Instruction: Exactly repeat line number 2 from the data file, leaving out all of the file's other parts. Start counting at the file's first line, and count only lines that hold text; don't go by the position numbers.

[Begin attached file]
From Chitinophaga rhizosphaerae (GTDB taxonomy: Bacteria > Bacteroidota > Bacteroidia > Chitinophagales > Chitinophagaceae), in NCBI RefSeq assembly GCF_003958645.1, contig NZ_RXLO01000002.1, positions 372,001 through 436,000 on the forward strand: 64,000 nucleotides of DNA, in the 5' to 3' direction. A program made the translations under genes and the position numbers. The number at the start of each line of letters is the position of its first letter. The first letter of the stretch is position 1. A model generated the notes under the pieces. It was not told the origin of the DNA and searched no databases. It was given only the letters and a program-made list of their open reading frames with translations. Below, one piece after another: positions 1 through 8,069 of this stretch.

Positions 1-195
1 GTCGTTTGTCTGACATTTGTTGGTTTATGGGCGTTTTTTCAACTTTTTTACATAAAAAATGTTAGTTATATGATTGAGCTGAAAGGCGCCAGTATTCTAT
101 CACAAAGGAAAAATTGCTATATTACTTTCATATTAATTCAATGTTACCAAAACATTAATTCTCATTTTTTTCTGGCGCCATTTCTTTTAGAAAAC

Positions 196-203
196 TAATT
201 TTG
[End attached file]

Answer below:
Positions 1-195